[an error occurred while processing this directive]In the altered world, nine days is nothing, and nothing happens. There are no highs. Every day but Thursday is sunny and mild, and every Thursday it rains. Caroline makes paintings and you say "That's nice" and give her an earnest hug that used to be about her accomplishment and that, now, is about something else altogether. Jack and Mary Grace might be walking or talking more today than they were last Tuesday. I don't know. Luci and I haven't watched any movies, but we have watched a PBS special on Osama bin Laden twice through in its entirety. (I realize that in other people's altered worlds, there are more videos and more movies, to distract. I've read about this. I can only report on our altered world.)
In our altered world, everything is tense and sluggish. Nine days is a short, sad, uneventful drone. It's a strange, sunfilled world seen through a tear-stained lens.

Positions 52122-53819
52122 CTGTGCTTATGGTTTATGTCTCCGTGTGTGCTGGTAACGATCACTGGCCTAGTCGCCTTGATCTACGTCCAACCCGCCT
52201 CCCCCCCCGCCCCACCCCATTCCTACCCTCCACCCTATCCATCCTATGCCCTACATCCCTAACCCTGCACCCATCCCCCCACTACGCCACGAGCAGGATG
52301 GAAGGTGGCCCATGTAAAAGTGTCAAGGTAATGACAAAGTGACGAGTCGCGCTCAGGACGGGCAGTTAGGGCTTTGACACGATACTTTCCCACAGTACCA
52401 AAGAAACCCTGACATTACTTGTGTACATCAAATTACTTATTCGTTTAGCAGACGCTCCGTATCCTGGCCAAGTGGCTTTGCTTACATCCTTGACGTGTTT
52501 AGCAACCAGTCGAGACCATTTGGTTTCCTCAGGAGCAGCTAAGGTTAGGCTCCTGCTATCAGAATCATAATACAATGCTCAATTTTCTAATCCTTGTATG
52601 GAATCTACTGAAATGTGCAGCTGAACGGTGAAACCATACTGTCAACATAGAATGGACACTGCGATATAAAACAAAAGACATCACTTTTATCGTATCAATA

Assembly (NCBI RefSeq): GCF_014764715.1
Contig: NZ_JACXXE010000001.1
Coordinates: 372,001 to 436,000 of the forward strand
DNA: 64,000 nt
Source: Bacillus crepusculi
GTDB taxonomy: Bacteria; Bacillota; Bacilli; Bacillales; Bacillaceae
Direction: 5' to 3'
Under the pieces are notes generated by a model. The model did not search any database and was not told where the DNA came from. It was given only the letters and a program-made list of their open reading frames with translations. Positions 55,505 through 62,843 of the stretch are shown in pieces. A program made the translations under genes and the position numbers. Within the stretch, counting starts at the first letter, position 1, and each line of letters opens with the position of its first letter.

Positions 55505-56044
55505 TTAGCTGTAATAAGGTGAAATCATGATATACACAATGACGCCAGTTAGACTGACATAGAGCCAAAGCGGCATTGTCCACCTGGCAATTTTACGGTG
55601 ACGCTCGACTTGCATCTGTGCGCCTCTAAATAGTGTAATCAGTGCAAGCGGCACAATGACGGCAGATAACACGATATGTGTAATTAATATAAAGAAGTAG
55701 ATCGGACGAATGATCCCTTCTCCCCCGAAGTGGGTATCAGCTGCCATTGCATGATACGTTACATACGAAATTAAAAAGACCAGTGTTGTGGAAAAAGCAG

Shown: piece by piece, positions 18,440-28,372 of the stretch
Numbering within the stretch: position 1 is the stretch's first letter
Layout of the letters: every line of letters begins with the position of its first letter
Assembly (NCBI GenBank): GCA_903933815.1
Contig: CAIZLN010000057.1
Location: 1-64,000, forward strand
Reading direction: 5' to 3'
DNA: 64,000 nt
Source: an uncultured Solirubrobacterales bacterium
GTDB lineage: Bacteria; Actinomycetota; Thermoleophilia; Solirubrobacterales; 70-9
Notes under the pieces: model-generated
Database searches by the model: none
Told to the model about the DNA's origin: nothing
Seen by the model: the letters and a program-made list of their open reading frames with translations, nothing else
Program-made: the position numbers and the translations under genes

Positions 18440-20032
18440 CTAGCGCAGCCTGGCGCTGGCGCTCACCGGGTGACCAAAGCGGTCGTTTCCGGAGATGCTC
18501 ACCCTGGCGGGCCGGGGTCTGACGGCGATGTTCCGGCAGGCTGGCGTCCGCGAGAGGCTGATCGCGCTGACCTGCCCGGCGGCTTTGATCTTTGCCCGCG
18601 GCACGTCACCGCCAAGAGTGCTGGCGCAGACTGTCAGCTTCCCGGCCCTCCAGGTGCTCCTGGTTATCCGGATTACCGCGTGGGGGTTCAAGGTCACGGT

That's my overriding perception anyway. In analyzing the period more minutely, it becomes clear that some things have happened. Even, indeed, that I have managed to get a few things done.
Nine days ago in this electronic space I wrote an account of a day in Mount Kisco, N.Y., a town 54 commuter-train minutes north of the city. A couple of friends have suggested that the column was irresponsible. I've looked back at it and decided that, clearly, it was. The piece involved a lunchtime meeting at a pizzeria with a little girl named Julia and "Julia's mom" who confided to me that her husband was a New York city fireman. At column's end I wrote: "I learned from the news that a third Trade Center building, Number 7, had collapsed in the early evening. I didn't know the woman's name, only that she was Julia's mom, so there was no way to find out."